Volume 27 - Article 15 | Pages 419-428

The difference between alternative averages

By James W. Vaupel, Zhen Zhang

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Date received:17 Jul 2012
Date published:12 Sep 2012
Word count:1358
Keywords:covariance, population average, weighting function
DOI:10.4054/DemRes.2012.27.15
Weblink:All publications in the ongoing Special Collection 8 "Formal Relationships" can be found at http://www.demographic-research.org/special/8/
 

Abstract

Background: Demographers have long been interested in how compositional change, e.g., change in age structure, affects population averages.

Objective: We want to deepen understanding of how compositional change affects population averages.

Results: The difference between two averages of a variable, calculated using alternative weighting functions, equals the covariance between the variable and the ratio of the weighting functions, divided by the average of the ratio. We compare weighted and unweighted averages and also provide examples of use of the relationship in analyses of fertility and mortality.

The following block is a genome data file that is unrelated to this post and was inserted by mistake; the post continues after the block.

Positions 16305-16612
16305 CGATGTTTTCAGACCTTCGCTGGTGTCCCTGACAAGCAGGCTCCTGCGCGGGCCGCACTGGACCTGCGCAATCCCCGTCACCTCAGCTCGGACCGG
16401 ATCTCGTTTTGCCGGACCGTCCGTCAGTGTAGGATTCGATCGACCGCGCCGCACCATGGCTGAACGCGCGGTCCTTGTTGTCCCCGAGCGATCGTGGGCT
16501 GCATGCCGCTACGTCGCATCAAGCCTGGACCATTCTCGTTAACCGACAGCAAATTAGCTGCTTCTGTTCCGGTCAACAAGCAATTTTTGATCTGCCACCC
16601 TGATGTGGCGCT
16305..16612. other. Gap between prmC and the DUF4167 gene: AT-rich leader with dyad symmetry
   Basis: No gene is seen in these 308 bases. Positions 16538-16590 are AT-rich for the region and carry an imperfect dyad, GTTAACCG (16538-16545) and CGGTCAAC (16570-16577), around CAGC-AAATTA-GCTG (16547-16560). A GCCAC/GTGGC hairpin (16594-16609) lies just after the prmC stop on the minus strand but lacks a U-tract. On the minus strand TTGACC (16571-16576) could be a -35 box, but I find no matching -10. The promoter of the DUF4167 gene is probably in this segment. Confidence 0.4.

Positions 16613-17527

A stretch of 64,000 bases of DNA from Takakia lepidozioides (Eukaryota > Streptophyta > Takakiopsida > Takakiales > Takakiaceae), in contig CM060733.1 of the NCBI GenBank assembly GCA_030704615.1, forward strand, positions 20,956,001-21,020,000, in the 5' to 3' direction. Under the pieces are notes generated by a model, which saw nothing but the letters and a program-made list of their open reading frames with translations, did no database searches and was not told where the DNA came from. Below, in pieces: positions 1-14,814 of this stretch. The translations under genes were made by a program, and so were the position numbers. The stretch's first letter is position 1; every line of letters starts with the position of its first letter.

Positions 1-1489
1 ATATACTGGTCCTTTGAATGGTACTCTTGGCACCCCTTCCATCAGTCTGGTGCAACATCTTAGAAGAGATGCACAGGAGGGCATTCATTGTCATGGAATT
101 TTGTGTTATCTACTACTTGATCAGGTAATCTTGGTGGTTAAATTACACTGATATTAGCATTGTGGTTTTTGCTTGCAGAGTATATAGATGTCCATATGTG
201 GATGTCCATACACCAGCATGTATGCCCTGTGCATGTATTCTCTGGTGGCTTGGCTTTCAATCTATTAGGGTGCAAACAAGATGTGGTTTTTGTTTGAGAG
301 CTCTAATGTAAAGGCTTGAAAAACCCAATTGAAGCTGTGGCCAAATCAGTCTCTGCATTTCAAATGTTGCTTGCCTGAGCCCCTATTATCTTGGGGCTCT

Comments: Other uses of covariances in formal demography are worth exploring.

Author's Affiliation

James W. Vaupel - Max Planck Institute for Demographic Research, Germany [Email]
Zhen Zhang - Fudan University, China [Email]

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